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Rat Soundtools

It’s been several years now since my friend Erik turned me on to the Rat Sniffer/Sender. Since then, I’ve used my set dozens of times in multiple venues to troubleshoot bad cables, bad patches and other audio system weirdness. I knew my friends at Rat were working on some additional versions of the venerable XLR Sniffer/Sender, but until a few weeks ago, didn’t realize the line has expanded quite a bit. My super-friendly sales rep, Daniella, emailed and asked if I’d be interested in taking a look at the new offerings. Do bears have fur? Yes please! 

The next day a box showed up with an NL4 Sniffer/Sender, a 1/4” Sniffer/Sender and a new item I hadn’t even heard of, the 3-way Mic Switcher. If you are unfamiliar with the Sniffer/Sender concept, let me introduce you.

On the left is the NL4 pair, in the middle the 1/4” set and on the right, the classic XLR combo that started it all. The XLR is a good basis to start from, and is probably the most likely to see the most use. The Sniffer is simply a machined aluminum barrel with an XLRM on one end and three dual-color LEDs on the other. One use case is troubleshooting or testing a snake. Stand on stage with your Sniffer, plug it into snake channel 1 and have someone at FOH turn phantom power on. If the line is good and patched properly, you’ll see three green lights. No lights means you’re likely in the wrong channel (or someone ran over your snake with a bobcat). 

If there is something wrong, you’ll start seeing red lights. I’m not entirely sure how the logic works, but the pattern of green and red lights will tell you what might be wrong, once you consult the decoder chart. Dave Rat thought through almost every conceivable problem with a cable; pin swaps, shorts and opens. I’ll demonstrate this in a minute. 

All three Sniffers work similarly, plug the cable in and read the code. Now if you’ve been working in the sound industry for more than about 20 minutes, your first question will be, “How do you get phantom power down a 1/4” or NL4?” That’s where the Senders come in. If you’re troubleshooting or testing an XLR snake without a console, you can use the sender to supply phantom power so the Sniffer can read it. Same with the other versions.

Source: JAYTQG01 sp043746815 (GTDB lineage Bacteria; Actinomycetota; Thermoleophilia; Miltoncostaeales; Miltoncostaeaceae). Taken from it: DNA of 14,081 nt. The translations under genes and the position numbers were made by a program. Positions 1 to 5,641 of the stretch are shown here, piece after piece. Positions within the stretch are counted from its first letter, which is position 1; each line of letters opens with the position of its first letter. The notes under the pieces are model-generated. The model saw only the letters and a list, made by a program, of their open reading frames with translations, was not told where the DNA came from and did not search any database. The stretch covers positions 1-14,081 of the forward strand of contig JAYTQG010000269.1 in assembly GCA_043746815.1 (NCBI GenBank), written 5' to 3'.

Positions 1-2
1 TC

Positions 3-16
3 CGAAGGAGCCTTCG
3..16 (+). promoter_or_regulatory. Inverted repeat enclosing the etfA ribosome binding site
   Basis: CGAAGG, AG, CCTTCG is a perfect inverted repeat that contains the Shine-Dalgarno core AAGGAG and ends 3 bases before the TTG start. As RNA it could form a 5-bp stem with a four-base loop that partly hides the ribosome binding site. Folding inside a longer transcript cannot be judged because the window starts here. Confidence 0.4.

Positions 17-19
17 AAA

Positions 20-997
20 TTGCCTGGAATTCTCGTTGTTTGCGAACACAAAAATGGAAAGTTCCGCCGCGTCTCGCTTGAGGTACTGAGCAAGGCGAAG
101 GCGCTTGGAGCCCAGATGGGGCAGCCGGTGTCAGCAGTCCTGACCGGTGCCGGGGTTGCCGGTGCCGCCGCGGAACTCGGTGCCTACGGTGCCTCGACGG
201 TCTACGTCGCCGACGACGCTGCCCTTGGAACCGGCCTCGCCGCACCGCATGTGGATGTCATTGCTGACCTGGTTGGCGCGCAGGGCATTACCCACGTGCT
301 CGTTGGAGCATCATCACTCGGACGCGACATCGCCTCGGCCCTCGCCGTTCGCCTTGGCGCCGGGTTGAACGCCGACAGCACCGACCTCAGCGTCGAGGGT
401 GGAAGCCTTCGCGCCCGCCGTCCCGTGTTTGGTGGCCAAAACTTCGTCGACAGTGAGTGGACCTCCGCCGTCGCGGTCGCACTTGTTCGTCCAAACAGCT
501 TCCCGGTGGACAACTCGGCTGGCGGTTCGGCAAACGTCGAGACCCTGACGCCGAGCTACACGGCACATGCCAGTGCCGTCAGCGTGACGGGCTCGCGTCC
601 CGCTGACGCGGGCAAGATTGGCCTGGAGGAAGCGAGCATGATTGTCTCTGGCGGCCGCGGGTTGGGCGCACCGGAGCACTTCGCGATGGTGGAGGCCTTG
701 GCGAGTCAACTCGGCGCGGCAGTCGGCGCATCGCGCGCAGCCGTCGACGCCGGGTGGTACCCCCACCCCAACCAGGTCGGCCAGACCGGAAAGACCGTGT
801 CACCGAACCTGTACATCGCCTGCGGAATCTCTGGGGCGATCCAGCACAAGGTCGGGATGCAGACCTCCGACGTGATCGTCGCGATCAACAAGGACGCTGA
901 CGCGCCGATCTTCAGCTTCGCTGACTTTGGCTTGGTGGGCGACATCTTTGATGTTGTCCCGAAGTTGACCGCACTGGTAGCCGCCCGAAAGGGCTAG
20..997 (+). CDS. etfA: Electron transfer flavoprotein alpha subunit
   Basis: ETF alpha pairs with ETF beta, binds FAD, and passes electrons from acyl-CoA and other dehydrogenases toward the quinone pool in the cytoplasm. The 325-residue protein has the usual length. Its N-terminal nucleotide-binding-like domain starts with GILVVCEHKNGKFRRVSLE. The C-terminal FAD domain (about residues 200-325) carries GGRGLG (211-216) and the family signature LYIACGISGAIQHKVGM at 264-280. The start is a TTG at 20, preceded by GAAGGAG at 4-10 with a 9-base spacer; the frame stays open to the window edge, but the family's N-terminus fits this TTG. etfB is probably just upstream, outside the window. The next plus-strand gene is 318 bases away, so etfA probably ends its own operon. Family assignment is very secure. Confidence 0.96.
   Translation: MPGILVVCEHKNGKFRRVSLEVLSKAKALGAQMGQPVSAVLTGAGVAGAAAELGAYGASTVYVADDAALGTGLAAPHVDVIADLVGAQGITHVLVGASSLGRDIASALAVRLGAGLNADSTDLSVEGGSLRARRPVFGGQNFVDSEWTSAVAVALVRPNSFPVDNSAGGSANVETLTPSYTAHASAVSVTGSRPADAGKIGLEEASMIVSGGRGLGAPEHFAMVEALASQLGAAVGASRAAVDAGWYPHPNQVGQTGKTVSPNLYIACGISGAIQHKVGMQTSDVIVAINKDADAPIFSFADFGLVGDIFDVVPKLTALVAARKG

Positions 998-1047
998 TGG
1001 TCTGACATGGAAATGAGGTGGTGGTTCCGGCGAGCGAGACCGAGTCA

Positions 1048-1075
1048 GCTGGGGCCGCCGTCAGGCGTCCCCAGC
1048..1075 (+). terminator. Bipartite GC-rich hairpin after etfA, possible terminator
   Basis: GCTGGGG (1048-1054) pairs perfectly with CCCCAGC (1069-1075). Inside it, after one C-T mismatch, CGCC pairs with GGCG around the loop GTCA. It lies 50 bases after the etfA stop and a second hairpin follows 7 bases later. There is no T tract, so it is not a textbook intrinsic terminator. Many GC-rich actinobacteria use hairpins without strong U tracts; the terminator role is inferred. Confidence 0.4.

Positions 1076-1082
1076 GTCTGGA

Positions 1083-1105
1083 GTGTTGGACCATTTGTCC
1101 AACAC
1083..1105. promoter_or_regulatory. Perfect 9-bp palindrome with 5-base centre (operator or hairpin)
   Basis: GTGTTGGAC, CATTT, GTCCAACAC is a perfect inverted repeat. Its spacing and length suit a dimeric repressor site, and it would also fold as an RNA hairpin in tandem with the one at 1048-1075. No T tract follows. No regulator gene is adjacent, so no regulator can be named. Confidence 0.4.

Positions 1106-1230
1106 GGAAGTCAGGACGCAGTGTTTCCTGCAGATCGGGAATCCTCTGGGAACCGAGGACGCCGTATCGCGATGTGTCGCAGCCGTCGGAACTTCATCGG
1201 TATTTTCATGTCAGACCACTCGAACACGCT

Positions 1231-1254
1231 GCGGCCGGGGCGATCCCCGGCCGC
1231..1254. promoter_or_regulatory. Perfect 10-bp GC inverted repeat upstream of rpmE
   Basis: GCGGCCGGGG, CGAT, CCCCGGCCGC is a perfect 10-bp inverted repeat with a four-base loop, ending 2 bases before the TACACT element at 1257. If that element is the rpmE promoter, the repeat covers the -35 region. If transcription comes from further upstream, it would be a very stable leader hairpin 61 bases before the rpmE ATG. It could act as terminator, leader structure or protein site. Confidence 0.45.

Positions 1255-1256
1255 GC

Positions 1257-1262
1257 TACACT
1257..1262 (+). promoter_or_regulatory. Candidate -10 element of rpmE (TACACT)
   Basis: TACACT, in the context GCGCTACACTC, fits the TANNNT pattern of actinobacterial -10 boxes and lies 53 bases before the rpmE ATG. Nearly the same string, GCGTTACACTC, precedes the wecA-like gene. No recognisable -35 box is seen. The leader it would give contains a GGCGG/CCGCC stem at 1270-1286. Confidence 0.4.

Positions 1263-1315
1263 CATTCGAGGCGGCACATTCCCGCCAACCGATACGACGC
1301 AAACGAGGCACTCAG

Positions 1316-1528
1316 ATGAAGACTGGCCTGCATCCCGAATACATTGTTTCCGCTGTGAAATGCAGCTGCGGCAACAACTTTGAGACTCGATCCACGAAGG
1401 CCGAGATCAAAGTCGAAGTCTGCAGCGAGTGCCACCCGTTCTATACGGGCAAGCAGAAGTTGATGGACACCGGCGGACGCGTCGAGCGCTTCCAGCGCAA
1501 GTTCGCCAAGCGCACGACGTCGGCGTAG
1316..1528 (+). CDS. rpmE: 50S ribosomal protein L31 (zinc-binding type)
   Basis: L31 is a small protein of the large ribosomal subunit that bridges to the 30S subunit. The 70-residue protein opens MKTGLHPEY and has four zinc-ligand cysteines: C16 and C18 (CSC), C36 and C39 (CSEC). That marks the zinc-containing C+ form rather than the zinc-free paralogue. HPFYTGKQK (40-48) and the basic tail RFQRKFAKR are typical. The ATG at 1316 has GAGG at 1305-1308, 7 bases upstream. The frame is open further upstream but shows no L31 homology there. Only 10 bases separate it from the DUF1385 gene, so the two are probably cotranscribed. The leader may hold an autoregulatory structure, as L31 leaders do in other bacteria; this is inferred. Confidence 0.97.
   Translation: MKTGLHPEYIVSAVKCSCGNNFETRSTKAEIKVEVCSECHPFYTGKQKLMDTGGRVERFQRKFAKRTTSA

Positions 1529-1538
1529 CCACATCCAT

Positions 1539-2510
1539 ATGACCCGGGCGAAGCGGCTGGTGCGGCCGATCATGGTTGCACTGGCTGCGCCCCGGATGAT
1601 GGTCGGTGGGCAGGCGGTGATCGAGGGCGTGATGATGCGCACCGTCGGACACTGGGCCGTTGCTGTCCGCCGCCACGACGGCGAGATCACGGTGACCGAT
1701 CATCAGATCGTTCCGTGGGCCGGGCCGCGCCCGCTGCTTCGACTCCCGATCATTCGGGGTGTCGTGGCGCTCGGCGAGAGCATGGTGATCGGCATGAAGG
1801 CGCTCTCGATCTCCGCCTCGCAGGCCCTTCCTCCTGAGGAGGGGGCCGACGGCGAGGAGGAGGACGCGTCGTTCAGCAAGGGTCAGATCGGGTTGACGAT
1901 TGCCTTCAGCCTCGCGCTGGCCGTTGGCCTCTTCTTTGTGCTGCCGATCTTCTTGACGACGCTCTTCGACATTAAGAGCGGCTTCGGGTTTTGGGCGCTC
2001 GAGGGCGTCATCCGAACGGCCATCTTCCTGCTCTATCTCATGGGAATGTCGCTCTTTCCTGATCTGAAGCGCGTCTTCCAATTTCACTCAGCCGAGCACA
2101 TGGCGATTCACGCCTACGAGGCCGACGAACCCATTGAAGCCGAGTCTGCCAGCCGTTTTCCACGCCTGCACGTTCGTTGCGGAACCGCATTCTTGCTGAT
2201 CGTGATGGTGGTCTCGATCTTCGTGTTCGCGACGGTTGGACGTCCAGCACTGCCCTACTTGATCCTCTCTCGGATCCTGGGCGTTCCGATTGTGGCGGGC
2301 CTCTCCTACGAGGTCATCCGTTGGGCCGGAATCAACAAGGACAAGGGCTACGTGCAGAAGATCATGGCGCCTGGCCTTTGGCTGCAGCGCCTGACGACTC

The concept behind this split tester arrangement is brilliant. If you’ve ever walked onto a stage with a rats nest of unlabeled cables being able to trace them back to FOH, and test them at the same time is great. Same for NL4s or even 1/4” cables. Sometimes a cable goes through a wall and getting both ends in close proximity for a traditional cable tester is tough or impossible. With these tools, it’s easy. 

They’re all built solidly and should survive many years on the road. Powered by button batteries, none of them actually use any power until you make a complete connection with them, so you don’t have to worry about the batteries running down in your bag. In fact, I’ve had my XLR set for 3 years and have never changed the battery.

Here’s my example of how it works. In the picture below, we’re testing a 1/4” cable. Three green lights and the cable is good (the lights are green, the cable’s clean!). 

However, if there is a problem with the cable, you’ll start seeing red lights. In this case a red b light, which as you can see from the chart below is either a Tip-Shield Swap or Short. Upon closer inspection, you can see that someone jammed a paper clip into the connector causing a short. Problem solved!

 

 

The XLR and 1/4” versions are only $45, while the NL4 version sells for $99. I’ve carried my XLR version out to many a gig with a set of male and female turnarounds (so I can test any combination anywhere in the house easily), and it has saved me hours of troubleshooting time. They’re well worth it. I think I’m now going to have my multi-talented daughter sew me up a pouch for all of them to go in my gig bag. 

The other toy in the box is the new 3-way Mic Switcher. While it was designed primarily for the touring world (plug a backup mic or two into the same input channel on the console), it could be very handy for the church world as well. Most of us have some kind of backup plan in case the pastor’s or worship leader’s mic goes down, and this could make wiring in a backup very easy. It’s a simple fanout of three XLRFs and a single XLRM all connected to a rotary “make before break” switch. Basically it connects B before disconnecting A so you never loose sound. It’s a silent switch as well. 

While I think is a great idea for backup mic’s it could also be very helpful for setting up various measurement mic’s in a venue. With this device, you could conceivably have 4 mic’s set up around a room with a two channel interface. Say you put the mic at FOH into input 1 and three remote mic’s into the switcher plugged into input 2 and now you can do transfer functions or simply see what’s going on “over there.” Kinda cool. Also built like a tank, the 3-way Mic Switcher lists for $99. 

You can find all the Soundtools (plus a few more I haven't mentioned) at the Rat Soundtools website. Or give them a call and ask for Daniella. Tell her I sent you and she'll take good care of you (actually she would anyway...).

Today's post is brought to you by the Roland R-1000. The R-1000 is a multi-channel recorder/player ideal for the V-Mixing System or any MADI equipped console or environment. Ideal for virtual sound checks, multi-channel recording, and playback.